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According to one Air Force account,. The Japanese code of Bushido —the way of the warrior'—was deeply ingrained. The concept of Yamato-damashii equipped each soldier with a strict code: never be captured, never break down, and never surrender. Surrender was dishonorable. Each soldier was trained to fight to the death and was expected to die before suffering dishonor. Defeated Japanese leaders preferred to take their own lives in the painful samurai ritual of seppuku called hara kiri in the West.

Warriors who surrendered were deemed not worthy of regard or respect. This created an environment in which opposition to war was a much riskier endeavor. According to historian Richard B. Frank ,.

The intercepts of Japanese Imperial Army and Navy messages disclosed without exception that Japan's armed forces were determined to fight a final Armageddon battle in the homeland against an Allied invasion. It was founded on the premise that American morale was brittle and could be shattered by heavy losses in the initial invasion. American politicians would then gladly negotiate an end to the war far more generous than unconditional surrender. The United States Department of Energy 's history of the Manhattan Project lends some credence to these claims, saying that military leaders in Japan.

While some members of the civilian leadership did use covert diplomatic channels to attempt peace negotiation, they could not negotiate surrender or even a cease-fire. Japan could legally enter into a peace agreement only with the unanimous support of the Japanese cabinet, and in the summer of , the Japanese Supreme War Council, consisting of representatives of the Army, the Navy, and the civilian government, could not reach a consensus on how to proceed.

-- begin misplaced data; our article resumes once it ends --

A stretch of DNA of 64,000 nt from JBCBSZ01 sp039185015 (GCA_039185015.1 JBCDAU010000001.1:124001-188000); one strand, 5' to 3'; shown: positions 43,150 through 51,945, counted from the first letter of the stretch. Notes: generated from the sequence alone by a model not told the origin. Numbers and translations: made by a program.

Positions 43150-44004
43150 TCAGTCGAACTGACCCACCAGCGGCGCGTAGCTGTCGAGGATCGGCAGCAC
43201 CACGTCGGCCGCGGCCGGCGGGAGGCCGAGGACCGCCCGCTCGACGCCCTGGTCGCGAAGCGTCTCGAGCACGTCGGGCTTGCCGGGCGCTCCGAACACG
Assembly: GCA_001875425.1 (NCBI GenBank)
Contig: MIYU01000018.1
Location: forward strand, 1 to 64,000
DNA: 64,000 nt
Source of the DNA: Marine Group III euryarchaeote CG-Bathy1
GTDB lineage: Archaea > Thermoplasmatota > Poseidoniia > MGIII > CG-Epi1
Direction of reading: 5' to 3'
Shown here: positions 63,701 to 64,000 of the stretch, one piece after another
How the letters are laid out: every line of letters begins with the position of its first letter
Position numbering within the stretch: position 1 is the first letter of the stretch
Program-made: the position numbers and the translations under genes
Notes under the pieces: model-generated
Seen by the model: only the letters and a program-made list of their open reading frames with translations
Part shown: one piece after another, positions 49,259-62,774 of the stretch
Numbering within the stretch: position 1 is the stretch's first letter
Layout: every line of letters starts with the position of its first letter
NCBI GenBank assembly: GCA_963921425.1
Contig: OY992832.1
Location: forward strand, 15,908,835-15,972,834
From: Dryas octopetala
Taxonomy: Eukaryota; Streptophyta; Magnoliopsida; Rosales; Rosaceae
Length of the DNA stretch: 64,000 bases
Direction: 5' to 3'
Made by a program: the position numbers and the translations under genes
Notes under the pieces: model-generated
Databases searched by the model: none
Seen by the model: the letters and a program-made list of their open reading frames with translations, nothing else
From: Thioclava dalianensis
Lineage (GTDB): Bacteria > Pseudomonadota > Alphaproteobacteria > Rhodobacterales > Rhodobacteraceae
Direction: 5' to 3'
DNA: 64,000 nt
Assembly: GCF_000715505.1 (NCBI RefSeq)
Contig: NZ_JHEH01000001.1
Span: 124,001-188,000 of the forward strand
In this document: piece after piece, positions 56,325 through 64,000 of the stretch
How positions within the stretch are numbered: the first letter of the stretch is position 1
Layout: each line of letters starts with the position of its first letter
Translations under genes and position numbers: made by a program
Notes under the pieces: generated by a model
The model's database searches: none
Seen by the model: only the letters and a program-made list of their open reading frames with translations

A political stalemate developed between the military and civilian leaders of Japan, the military increasingly determined to fight despite all costs and odds and the civilian leadership seeking a way to negotiate an end to the war.


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  • Further complicating the decision was the fact no cabinet could exist without the representative of the Imperial Japanese Army. This meant the Army or Navy could veto any decision by having its Minister resign, thus making them the most powerful posts on the SWC. In early August , the cabinet was equally split between those who advocated an end to the war on one condition, the preservation of the kokutai , and those who insisted on three other conditions: [63].